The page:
One night Phyllis said to him, “Truman, even you can’t stand this pace.” Truman said, “Well, I am tired. Tomorrow night I’m packing them off to the theater.” He ordered somebody to give them a theater party for some show that he had seen about six times. He said, “I’m going to bed. I’m going over to Brooklyn Heights and I’m going to sleep for fifteen hours.” The next afternoon, I watched him going off with his little bag to “go home to sleep for fifteen hours.” I said to Phyllis, “What do you bet that something is going to happen and he’s not going to bed?” Phyllis said, “Do you think I’m crazy? Of course something is going to happen. It’s Truman.” Well, Truman went off to his home in Brooklyn Heights. The next night we met at one of the parties. I said, “How much sleep did you get last night?” He giggled happily and said, “Well, I didn’t get much.” Here’s what happened. He arrived home and there was a girl waiting for him in his house, a girl who had a key to his apartment, and was upstairs painting when he arrived, waiting for him to come home. That girl was Jacqueline Kennedy. It was just about the anniversary of the assassination–two years or three years–I’ve forgotten which–after the assassination. She was very low. Who did she turn to? Her great friend Truman Capote. As Phyllis said, “That was one place where she knew she was safe alone.” The Secret Service were in a car waiting below. Truman went to the icebox and found two bottles of the best champagne on ice. The two of them together killed these two great big bottles of champagne and sat up practically all night talking. At about five in the morning, Jackie went down to her car and went home with the Secret Service people.

That’s the life of Truman Capote. Isn’t that fantastic. Think of it. Going home and finding sitting there calmly painting, completely at home, of all people in the world, Jacqueline Kennedy;

Q:

Is he working on anything now?

Cerf:

He is indeed. He’s writing a novel called Answered Prayers, which is a wonderful title. He’s great at titles– Breakfast at Tiffany’s, In Cold Blood. They’re perfect titles. But the “answered prayers” comes I think from St. Theresa, who said that the worst kind of prayers are answered prayers. This is really a story of three or four girls who started with very little except magnificent faces and bodies– very smart girls–who today are reigning society queens, married to millionaires. Knowing Truman, he would know the models. I said, “Truman, some of your best friends aren’t going to talk to you after this.” Truman said, “Oh, I’m too smart for that.” He’ll have them all mixed up so that each one will know who it is except themselves. Of course they all know he’s doing it, and they’re waiting with some trepidation.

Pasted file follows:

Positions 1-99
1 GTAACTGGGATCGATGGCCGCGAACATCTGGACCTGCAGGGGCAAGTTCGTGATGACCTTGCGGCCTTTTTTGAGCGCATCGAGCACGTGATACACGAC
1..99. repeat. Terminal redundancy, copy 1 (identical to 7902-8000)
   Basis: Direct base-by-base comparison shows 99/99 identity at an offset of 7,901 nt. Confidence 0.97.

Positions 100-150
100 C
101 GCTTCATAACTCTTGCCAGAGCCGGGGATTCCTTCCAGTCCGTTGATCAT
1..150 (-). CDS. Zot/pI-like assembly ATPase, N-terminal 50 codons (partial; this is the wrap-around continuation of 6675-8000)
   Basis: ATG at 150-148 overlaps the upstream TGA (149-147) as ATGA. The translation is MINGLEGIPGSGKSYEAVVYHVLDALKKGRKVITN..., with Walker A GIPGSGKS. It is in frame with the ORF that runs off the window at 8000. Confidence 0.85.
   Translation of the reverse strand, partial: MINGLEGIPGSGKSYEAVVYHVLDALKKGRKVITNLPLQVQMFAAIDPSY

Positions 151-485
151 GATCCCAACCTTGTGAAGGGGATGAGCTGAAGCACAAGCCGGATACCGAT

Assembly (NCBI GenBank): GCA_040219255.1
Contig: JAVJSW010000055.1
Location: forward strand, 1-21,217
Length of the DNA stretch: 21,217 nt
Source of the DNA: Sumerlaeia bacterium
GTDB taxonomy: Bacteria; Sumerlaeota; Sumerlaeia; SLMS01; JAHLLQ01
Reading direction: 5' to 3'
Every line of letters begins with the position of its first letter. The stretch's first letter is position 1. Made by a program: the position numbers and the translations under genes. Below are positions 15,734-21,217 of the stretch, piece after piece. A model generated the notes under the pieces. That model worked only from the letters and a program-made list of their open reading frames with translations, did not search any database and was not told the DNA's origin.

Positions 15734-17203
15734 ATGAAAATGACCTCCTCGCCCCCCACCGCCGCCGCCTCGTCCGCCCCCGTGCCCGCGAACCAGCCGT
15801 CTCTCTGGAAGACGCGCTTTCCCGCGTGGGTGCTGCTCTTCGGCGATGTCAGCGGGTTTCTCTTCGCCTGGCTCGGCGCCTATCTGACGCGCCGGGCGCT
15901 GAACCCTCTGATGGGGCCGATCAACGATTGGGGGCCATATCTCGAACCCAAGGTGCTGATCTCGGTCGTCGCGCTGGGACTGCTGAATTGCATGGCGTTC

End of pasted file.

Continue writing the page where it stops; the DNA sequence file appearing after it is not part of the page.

Q:

Did he ever suggest…? I know that Harper “Lee was published by Lippincott.

Cerf:

She didn’t want to come to Random House.

Q:

You never saw the book?

Cerf:

I never saw the book because she thought that we’d take it just to please Truman and she wanted to make it on her own. Damn it all, she took it to Lippincott:

Q:

But apparently that book had a lot of work done on it too.

Cerf:

Yes. As a matter of fact, if she had brought it to us, it may not have turned out as well as it did. It would have depended on who became the editor. I think that it’s one of the finest novels of recent years.

Of course Truman is in it. There is a little boy who comes up from New Orleans and makes up great tales about all of the famous people that he’s met. It’s Truman, obviously Truman. When you’ve met Truman and read this book again, you realize that it’s absolutely accurate and a faithful picture of him as a little boy. He’s been that way all of his life. He tells about some of his early years in Other Voices, Other Rooms.

His mother is a perfectly plain, normal person and so is his step-father. They live on Park Avenue. She can’t understand how she produced something like Truman Capote. Of course he treats her with amused tolerance.

Q:

Have you ever felt when reading Capote’s work–I think maybe with the exception of In Cold Blood–that his treatment of women…I mean, even in “Miriam,” every one is making fun of the women and the role.

Cerf:

No. I don’t agree with you. As a matter of fact, Holly Golightly is a very charming girl in Breakfast at Tiffany’s. If you remember the way that Audrey Hepburn played it in the movie, it was with utter charm.

Of course when David Merrick tried to make a musical of it, it was a disaster. It never even came to New York, as you know. That happened with the next Merrick show too, Mata Hari. I saw him the other night and said, “How is the show that you’re bringing in Thursday, Happy Times?” Very defensively he said, “At least I’m going to open it.” I hear that it’s not very good. Well, I guess we’ve devoted enough time to Mr. Capote.

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Published in: on May 10, 2007 at 6:07 am  Leave a Comment